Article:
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Film Spotlight: The Signal 

Two summers ago, Tyler Davidson, the Northeast Ohio-based movie producer who was behind Sundance Film Festival hits such as Take Shelter and Compliance, read the script for The Signal, a strange sci-fi flick about a group of teens who have an extraterrestrial experience in the middle of the desert.

"I loved the script," he says one recent morning while sitting at a Starbucks in the Warehouse District in the attempt to drum up some local interest in the flick. It opens on Friday at Cinemark Valley View. "I'm a closet sci-fi geek going back to when I was first watching movies. I just never found the right opportunity to get into that genre. Not only did I think that this was a good script, but it also felt accessible from a production standpoint. What really sold me on it was meeting with the writer-director Will Eubank."

Davidson describes Eubank's first feature, 2011's Love, as "pretty experimental."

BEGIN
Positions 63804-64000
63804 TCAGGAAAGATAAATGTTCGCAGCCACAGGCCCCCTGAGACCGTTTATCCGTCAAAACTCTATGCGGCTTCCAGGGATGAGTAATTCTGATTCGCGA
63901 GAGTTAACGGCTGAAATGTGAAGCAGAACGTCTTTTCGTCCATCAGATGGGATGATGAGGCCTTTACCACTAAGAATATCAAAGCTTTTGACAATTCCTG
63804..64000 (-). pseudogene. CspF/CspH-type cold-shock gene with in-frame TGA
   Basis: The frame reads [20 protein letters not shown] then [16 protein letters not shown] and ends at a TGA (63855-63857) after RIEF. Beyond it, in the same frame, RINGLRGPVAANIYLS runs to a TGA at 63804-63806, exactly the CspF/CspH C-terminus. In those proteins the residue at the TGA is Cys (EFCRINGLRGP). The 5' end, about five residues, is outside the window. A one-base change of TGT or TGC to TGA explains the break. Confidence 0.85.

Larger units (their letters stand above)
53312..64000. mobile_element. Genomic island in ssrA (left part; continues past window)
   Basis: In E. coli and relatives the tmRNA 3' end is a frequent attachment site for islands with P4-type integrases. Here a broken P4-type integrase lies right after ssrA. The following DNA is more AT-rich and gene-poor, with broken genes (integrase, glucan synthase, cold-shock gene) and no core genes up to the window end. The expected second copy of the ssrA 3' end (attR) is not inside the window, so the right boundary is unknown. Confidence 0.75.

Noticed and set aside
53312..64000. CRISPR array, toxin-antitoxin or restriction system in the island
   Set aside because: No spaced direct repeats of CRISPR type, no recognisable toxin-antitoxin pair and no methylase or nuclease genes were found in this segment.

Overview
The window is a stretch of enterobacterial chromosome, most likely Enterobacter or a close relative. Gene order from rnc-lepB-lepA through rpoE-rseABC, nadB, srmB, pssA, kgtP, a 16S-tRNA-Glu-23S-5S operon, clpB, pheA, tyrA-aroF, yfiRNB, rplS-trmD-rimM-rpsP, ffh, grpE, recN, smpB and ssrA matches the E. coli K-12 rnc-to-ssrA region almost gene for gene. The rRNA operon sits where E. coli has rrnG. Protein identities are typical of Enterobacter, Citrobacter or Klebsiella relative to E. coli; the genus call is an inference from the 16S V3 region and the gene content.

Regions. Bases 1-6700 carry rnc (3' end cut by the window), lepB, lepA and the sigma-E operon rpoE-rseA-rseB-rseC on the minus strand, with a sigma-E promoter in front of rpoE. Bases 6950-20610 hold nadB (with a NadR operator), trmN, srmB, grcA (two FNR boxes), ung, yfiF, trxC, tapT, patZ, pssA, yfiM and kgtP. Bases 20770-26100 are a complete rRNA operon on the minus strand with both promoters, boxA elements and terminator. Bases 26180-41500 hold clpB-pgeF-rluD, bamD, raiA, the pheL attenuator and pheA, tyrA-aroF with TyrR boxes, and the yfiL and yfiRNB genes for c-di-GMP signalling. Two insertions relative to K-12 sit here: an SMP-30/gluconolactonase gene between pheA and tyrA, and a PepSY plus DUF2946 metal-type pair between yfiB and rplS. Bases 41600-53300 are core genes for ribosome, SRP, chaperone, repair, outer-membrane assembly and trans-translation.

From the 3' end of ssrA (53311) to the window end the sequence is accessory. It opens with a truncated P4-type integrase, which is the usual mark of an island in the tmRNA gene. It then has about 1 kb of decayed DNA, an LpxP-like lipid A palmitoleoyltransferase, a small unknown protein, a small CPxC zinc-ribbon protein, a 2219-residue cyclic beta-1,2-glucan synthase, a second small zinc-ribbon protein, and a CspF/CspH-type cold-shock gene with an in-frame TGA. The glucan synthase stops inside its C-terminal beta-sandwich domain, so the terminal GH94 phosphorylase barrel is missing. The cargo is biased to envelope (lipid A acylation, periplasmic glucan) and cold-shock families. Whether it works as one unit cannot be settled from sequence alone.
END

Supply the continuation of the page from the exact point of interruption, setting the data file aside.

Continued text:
"He had no budget for that movie yet he recreated the international space station in his parents' backyard and he built massive Civil War sets," says Davidson. "He's a real visionary."

The Signal is plenty experimental too. The film begins as a fairly conventional road trip as MIT students Nick and Jonah (Brenton Thwaites and Beau Knapp) drive Nick's girlfriend Haley (Olivia Cooke) out to the West Coast. But as they stop in the middle of the desert in the attempt to find a computer hacker who's been messing with them, they find themselves in the midst of some kind of alien invasion, and, man in a hazmat suit (Laurence Fishburne) begins asking them a series of questions. Davidson thinks the film, as strange as its storyline might be, isn't out of sync with the rest of the summer movies attracting big crowds.

"I think it's the summer movie audience," Davidson says. "It will appeal to the people going to see X-Men, Godzilla and Spider-Man 2 and whatever else. But it's an alternative. It's a bit of counter programming. It's for people who are looking for something a little more elevated. At the end of the day, it's a sci-fi action thriller but it also has the Sundance stamp. I think it has its own place."

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